March 1, 2024


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Rev. Innocent Peace-Udochukwu
President Living Fountain Ministries Int’l LIFOM.

“Yet surely I know that it shall be well with them that fear God, which fear before him.”—Ecclesiastes 8:12

Webster says that “fear” is
“an unpleasant, often strong emotion caused by anticipation or awareness of danger” and is often manifest by “painful agitation in the presence of or anticipation of danger”.
Someone has written that
“Fear is the wrong use of imagination. It is anticipating the worst, not the best that can happen.”
Worry which is closely related to fear has been defined as
“a small trickle of fear that meanders through the mind until it cuts a channel into which all other thoughts are drained.”
Not a bad definition!

Ray Stedman remarks that “Somehow the idea has grown among Christians that fear is an improper motive; that if it be accepted at all, it is base and inferior. But Scripture never takes that position. Everywhere, from Genesis to Revelation, and especially in Genesis and Revelation, the fear of the Lord is extolled as a very proper and highly desirable motive for living. In fact, it is regarded as foundational. “The fear of the LORD is the beginning of knowledge, but fools despise wisdom and discipline.” (Pr 1:7). The psalmist exhorts us, “Fear the LORD, you his saints, for those who fear him lack nothing.” (Psalm 34:9), and declares that a man reaches a stage of great danger when there is “no fear of God before his eyes” (Psalm 36:1).”

The first mention of of fear is found in the Garden of Eden, after sin had entered the world. Moses records that
“eyes of both of (Adam and Eve) were opened, and they knew that they were naked; and they sewed fig leaves together and made themselves loin coverings. And they heard the sound of the LORD God walking in the garden in the cool of the day, and the man and his wife hid themselves from the presence of the LORD God among the trees of the garden. Then the LORD God called to the man, and said to him, “Where are you?” And he said, “I heard the sound of Thee in the garden, and I was afraid because I was naked; so I hid myself.” (Ge 3:7, 8, 9, 10).

When sin entered the perfect environment, mankind died spiritually, Adam and Eve were alienated from God, and their nakedness and alienation resulted in fear of God. The God of love had become an object of terror. Note their first reaction as the result of fear was to hide! God never meant for mankind to live in fear. But when sin entered the world, so did guilt. And guilt produced fear, and fear made Adam want hide. So fear was related to the introduction of sin into the world.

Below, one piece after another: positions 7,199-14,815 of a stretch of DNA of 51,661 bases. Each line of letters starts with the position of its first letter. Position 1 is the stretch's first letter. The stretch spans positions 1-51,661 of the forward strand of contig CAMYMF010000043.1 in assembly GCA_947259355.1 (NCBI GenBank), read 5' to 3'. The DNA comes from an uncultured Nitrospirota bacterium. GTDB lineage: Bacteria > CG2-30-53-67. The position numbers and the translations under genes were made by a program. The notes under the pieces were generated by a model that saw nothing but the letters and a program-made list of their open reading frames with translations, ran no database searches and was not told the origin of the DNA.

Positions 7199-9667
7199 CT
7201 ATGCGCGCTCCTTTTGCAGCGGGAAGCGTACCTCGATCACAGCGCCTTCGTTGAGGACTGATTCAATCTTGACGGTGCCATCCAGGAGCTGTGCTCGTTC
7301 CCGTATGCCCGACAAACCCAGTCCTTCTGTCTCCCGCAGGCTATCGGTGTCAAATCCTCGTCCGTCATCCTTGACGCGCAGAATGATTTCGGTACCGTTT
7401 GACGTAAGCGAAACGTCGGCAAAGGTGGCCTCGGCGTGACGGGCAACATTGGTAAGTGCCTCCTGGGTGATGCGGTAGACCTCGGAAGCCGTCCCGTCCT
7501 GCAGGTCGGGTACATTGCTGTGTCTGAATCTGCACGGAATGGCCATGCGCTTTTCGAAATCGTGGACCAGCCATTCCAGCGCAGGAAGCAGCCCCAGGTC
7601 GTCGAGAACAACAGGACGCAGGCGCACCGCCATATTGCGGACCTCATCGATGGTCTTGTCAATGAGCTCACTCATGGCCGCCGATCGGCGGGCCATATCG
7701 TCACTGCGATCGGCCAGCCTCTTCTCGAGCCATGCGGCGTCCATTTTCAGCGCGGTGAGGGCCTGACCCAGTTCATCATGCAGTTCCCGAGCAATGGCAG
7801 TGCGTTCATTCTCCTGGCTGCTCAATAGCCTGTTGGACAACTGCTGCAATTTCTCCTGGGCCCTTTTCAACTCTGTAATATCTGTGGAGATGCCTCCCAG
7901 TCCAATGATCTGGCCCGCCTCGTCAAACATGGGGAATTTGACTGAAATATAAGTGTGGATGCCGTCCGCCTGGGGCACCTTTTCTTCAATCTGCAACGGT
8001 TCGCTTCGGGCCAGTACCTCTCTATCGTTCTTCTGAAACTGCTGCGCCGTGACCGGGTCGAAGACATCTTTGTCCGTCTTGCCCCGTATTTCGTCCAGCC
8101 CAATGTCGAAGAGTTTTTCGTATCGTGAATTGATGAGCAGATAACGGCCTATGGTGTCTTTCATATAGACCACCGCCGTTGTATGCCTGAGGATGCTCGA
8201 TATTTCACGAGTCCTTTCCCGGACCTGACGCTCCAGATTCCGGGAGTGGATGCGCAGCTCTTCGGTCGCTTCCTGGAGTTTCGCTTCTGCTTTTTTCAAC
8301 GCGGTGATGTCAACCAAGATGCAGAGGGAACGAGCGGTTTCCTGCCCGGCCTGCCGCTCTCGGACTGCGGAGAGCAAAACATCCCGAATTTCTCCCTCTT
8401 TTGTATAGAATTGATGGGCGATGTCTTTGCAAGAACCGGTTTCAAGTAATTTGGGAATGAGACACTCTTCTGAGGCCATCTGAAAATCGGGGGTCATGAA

The Bible teaches that reverential fear of Jehovah is…
“wisdom” (Job 28:28)
“clean (pure), enduring forever” (Ps 19:9)
“the beginning of wisdom” (Ps 111:10, Pr 9:10)
“the beginning of knowledge” (Pr 1:7)
something we should choose (Pr 1:29)
“to hate evil” (Pr 8:13)
that which “prolongs life” (Pr 10:27)
that which gives us “strong confidence” (Pr 14:26)
“a fountain of life that one may avoid the snares of death” (Pr 14:27)
that which makes little (referring to possessions, etc) better than great treasure and turmoil (Pr 15:16)
“the instruction (idea of chastisement, reproof, discipline or child rearing) for wisdom” (Pr 15:33)
that which “keeps (one) away from evil” (Pr 16:6)
that which “leads to life so that one may sleep satisfied, untouched by evil” (Pr 19:23)
“riches, honor and life” (Pr 22:4)
to be lived in always (Pr 23:17)
the delight of our Lord (Isa 11:3)
our “treasure” (Isa 33:6)
that which sustained the progress of of the early Christian church (Acts 9:31)
that which prompts holy living and boldness so that we seek “persuade men” to be reconciled to God through the gospel of Christ (2Cor 5:11,20)